Special meaning to Mother’s Day

Families across the area will celebrate Mother’s Day this Sunday.

The modern American holiday of Mother’s Day was first celebrated in 1908, when Anna Jarvis held a memorial for her mother in Grafton, W.V., according to the web encyclopedia, Wikipedia.

Jarvis then began a campaign to make “Mother’s Day” a recognized holiday in the United States.

Although she was successful in 1914, she was already disappointed with its commercialization by the 1920s.

Jarvis’ holiday was adopted by other countries and it is now celebrated throughout the world. In the U.S., it is celebrated the second Sunday of May.

At Caring House, the holiday has added significance, reports Cheryl O’Neil, director of Caring House.

For mothers and children fleeing domestic violence, Mother’s Day is a time to be thankful for the courage and strength it has taken to escape and to cautiously hope for better days ahead.

“Many of the women we serve are mothers and many of those mothers have their children with them,” O’Neil said. “Mother’s Day is a time when we remember all of the things our mothers have done for us throughout our lives. The mothers who have sought refuge at Caring House have all undertaken incredible acts of survival to give their children better lives.”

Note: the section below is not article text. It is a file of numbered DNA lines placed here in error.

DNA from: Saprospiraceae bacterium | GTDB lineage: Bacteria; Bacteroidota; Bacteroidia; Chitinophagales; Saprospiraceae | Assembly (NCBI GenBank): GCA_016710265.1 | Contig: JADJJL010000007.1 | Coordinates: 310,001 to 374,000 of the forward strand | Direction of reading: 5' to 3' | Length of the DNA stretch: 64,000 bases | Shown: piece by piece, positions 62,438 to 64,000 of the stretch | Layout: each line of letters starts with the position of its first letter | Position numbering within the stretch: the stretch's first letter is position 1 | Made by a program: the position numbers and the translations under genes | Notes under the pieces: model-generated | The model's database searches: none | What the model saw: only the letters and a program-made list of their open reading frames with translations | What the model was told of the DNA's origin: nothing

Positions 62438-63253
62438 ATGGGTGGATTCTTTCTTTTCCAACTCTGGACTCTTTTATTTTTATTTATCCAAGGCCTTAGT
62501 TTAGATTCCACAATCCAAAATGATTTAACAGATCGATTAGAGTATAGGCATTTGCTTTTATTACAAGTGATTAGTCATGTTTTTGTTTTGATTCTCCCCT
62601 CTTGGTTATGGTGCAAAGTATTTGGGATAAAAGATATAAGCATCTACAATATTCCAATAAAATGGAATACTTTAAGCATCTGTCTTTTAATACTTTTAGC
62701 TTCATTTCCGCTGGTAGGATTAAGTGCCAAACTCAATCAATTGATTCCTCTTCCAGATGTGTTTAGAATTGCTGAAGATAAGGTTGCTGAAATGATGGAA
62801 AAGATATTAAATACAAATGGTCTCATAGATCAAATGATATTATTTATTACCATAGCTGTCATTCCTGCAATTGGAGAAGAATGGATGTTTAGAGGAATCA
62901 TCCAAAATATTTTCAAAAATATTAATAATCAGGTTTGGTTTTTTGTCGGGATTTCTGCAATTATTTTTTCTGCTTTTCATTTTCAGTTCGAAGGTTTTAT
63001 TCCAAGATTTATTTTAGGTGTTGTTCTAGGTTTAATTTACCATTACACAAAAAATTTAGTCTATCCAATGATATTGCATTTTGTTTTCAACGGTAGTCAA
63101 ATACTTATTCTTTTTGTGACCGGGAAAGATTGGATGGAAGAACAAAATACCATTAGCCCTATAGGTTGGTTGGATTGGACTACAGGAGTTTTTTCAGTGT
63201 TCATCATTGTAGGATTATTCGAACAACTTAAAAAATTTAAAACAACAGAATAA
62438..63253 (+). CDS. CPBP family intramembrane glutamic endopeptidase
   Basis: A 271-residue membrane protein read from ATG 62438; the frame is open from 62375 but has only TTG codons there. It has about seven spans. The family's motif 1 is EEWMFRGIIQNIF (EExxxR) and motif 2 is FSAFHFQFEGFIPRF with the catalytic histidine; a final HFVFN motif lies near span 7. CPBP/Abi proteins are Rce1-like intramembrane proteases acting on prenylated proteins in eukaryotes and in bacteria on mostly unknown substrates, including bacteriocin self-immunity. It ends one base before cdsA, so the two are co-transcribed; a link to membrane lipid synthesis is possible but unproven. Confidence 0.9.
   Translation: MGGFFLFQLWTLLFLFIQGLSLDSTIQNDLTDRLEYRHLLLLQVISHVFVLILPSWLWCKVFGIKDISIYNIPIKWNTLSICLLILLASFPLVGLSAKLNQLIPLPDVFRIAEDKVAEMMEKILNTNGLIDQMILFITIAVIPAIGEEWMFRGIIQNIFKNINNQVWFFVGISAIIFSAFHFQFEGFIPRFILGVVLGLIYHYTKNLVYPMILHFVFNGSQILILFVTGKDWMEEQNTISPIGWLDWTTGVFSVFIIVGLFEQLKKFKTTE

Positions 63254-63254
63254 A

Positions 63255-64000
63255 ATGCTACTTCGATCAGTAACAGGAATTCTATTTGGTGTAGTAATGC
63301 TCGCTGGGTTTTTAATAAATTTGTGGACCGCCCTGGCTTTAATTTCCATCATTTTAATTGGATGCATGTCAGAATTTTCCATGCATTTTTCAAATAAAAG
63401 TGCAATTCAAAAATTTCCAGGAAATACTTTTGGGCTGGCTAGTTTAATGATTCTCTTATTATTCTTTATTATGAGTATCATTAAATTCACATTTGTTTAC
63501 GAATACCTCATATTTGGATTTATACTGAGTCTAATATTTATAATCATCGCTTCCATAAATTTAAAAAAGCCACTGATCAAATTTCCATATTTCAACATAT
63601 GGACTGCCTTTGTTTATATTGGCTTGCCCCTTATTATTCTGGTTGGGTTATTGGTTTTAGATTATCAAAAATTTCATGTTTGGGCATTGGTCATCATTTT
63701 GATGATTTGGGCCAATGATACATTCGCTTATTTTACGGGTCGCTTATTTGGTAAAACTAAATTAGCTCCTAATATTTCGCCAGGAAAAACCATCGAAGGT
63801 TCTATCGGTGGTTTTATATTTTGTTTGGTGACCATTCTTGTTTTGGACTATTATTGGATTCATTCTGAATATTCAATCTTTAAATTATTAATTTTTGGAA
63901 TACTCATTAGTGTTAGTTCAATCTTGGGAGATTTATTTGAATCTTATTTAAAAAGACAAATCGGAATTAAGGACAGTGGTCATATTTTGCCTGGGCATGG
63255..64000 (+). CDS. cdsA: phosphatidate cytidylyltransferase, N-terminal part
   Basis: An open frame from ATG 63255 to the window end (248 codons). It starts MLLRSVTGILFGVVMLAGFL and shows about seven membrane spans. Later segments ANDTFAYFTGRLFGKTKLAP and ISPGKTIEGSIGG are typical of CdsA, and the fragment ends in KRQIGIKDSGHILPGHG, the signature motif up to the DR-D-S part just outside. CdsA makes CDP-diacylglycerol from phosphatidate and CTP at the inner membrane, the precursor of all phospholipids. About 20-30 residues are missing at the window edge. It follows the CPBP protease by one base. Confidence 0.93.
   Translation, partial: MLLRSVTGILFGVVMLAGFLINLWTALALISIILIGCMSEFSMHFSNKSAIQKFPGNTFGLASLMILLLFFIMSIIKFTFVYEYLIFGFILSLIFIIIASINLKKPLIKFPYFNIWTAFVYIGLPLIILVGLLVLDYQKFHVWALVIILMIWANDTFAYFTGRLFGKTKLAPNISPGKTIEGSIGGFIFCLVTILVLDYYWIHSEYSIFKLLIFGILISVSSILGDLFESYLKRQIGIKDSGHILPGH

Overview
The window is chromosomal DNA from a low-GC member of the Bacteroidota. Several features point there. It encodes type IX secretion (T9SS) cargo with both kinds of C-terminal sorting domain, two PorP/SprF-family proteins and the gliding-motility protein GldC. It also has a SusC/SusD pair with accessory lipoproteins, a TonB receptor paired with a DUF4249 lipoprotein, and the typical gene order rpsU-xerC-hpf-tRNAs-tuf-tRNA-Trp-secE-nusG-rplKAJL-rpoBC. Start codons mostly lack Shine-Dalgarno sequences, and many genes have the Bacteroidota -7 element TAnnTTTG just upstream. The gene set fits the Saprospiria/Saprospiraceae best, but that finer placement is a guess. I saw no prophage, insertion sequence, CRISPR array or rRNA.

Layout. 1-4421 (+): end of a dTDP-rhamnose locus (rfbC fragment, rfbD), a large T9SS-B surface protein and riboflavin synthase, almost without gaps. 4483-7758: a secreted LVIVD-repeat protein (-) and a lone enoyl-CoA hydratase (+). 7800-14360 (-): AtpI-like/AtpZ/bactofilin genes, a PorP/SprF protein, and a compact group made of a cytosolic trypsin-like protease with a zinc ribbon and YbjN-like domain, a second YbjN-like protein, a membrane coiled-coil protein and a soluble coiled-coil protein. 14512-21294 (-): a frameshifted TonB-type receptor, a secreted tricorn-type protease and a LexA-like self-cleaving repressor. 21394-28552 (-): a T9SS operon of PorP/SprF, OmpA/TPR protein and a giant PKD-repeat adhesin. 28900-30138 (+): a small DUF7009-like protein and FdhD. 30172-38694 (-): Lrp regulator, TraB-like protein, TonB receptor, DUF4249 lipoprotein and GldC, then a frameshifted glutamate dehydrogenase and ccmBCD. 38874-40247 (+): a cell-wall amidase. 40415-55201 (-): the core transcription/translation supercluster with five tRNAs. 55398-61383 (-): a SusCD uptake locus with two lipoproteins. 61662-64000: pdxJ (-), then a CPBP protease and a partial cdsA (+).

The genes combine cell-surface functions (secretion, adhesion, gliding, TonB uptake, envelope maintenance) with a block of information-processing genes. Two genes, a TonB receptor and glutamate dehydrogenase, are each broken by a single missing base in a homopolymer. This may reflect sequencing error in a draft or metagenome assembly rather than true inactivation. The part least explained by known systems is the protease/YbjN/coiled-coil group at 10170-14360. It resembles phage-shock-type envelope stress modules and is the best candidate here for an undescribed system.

Caring House in Iron Mountain offers shelter, counseling, advocacy and other assistance to families who are survivors of domestic violence.

The agency also works to provide counseling specifically to children who have been exposed to domestic violence.

According to the National Domestic Violence Hotline Report, Michigan ranks as eighth in the nation in the number of calls they received asking for help.

Out of those calls 26 percent were seeking safe shelter, 15 percent legal advocacy and the remaining were seeking counseling.

Caring House receives more than 100 crisis calls every month from people living here in the local community, O’Neil said.

“We here at Caring House hope that this Mother’s Day will be a positive one for the mothers and children receiving assistance,” she said.

“Our clients have been through so much pain, fear and heartache. Our goal for this Mother’s Day is simple: that every survivor has a safe Mother’s Day, filled with love, compassion and healing,” O’Neil said.

Caring House knows its life-changing and life-saving work is only possible with the help of the community.

We encourage area residents to participate in the Mother’s Day tradition of giving a gift, card, or remembrance to their mothers, grandmothers, and/or maternal figure on Mother’s Day.

And it wouldn’t hurt to also make a donation or volunteer to help our local domestic violence shelter.

For more information, contact Caring House at 774-1337.